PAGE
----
17. Thanks for commenting Amy! Yes, I’ve since discovered that this is the current thinking in the psychology world – thank heavens. I remember going for some counselling after my dad died and I had post natal depression (he died a month before my eldest was born) and all this guy wanted to talk about was my childhood whereas I wanted ways to deal with my grief NOW. I think this approach would have helped me no end with that – I didn’t need to rehash my childhood.

  18. Such a great reminder that we create our own reality. I’m a big fan of Gretchen Ruben and her Happiness Project. She makes a similar point about acting the way you want to feel. It works (damn! no more excuses, or at least no good ones). Although I have to say living in Salt Lake City would be a serious test of the concept. Park City – a bit easier.

    • Thanks Kerry and yes, if we’d stayed down in Salt Lake I don’t know if I would ever have managed to get over it ๐Ÿ™‚ I’ll have to take a look at Gretchen Ruben

  19. I think it’s in the book “The Power Story” where Jim Loehr says “how you occur to yourself and the results you get are in perfect alignment–always and without exception.” This axiom has annoyed me at times, but I think it fits perfectly with what Wayne Dyer says on stage as well. It’s the story we tell of ourselves that paints the picture we see overlayed on everything around us.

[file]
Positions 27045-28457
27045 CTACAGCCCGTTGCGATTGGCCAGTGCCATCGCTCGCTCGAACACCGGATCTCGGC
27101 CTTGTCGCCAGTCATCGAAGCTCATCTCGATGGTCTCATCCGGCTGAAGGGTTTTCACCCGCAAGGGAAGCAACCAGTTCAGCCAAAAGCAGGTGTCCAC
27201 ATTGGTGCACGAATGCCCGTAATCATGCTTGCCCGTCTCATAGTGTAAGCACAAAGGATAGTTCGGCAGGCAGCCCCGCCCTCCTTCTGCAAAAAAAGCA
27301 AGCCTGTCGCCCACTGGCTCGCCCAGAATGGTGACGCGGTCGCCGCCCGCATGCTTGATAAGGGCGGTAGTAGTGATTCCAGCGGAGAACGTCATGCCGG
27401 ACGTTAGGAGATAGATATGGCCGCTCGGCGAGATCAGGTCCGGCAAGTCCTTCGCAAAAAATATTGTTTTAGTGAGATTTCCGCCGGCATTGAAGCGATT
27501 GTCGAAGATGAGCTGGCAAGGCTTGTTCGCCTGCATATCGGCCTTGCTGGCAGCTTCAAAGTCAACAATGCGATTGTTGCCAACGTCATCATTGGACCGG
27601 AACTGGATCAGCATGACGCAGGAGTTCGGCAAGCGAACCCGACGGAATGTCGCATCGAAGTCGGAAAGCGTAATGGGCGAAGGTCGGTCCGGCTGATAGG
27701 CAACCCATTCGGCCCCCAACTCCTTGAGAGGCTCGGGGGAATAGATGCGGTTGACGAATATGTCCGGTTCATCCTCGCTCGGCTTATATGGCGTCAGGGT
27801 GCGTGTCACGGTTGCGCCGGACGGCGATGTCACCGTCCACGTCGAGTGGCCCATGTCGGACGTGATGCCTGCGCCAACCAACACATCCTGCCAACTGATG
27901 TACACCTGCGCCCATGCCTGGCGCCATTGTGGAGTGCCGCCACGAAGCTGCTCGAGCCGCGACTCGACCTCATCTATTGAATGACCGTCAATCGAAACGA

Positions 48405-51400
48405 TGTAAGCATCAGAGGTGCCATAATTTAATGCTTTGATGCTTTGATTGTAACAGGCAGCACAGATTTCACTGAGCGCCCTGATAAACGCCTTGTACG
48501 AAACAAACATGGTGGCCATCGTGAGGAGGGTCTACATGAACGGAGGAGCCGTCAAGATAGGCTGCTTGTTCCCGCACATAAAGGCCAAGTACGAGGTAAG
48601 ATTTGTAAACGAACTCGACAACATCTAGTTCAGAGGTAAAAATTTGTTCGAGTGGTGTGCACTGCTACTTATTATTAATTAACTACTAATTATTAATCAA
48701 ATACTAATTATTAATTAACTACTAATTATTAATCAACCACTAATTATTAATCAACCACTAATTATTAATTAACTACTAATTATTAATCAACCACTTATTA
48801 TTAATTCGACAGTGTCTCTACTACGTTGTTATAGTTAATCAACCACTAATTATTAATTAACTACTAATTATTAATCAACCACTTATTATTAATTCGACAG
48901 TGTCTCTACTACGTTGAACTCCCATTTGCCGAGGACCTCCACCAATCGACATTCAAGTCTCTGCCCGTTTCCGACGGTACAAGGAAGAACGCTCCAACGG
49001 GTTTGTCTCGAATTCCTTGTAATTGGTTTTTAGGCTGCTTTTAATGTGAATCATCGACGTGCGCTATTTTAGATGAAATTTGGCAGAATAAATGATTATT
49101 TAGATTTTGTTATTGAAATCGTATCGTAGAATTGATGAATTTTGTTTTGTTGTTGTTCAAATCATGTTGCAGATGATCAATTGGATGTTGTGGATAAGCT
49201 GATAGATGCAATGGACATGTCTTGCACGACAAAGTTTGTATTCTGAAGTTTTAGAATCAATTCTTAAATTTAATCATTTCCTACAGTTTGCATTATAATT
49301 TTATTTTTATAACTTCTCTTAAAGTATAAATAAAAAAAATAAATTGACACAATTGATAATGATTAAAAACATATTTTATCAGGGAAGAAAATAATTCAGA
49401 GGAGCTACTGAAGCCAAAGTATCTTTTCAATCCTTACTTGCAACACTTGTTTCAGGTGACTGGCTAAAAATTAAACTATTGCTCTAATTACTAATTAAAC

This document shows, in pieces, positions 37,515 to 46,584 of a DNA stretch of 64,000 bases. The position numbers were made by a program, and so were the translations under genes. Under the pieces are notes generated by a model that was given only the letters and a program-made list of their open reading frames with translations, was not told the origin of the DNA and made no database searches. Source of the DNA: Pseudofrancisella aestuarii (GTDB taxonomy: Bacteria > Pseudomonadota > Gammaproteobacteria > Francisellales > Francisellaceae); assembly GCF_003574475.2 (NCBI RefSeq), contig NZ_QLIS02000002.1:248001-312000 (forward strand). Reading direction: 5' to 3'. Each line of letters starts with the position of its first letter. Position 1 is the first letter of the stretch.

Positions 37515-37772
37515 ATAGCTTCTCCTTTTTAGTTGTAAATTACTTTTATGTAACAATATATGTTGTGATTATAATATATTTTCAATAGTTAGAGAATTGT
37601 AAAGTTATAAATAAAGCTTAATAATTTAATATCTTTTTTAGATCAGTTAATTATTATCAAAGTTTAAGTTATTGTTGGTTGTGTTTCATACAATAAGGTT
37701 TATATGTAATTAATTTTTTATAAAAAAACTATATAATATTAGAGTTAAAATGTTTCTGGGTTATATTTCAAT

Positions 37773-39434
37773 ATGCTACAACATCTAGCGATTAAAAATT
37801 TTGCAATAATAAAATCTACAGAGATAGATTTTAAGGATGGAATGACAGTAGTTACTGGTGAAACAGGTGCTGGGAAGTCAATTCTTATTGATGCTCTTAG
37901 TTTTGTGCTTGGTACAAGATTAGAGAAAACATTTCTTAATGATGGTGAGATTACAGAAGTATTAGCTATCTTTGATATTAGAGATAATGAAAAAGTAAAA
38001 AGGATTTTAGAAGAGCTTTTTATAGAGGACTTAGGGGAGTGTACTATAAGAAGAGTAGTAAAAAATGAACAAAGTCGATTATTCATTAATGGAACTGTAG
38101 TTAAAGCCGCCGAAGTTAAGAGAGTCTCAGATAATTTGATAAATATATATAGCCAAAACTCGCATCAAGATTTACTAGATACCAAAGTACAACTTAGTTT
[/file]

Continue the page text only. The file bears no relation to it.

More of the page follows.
20. What a great life lesson. You will not only live a great life but you will be a good example for your children. I had a similar revelation in my life. My husband was diagnosed with a chronic debilitating illness after only 4 years of marriage and 2 small children. I hated him when I had to do all of the running, mowing and bill paying. One day my child looked up at me and asked “mom why don’t you ever smile? You are always mad” I didn’t want my children to remember me like that. My life did not change but my attitude did. Now my daughter says I live in a Pollyanna world.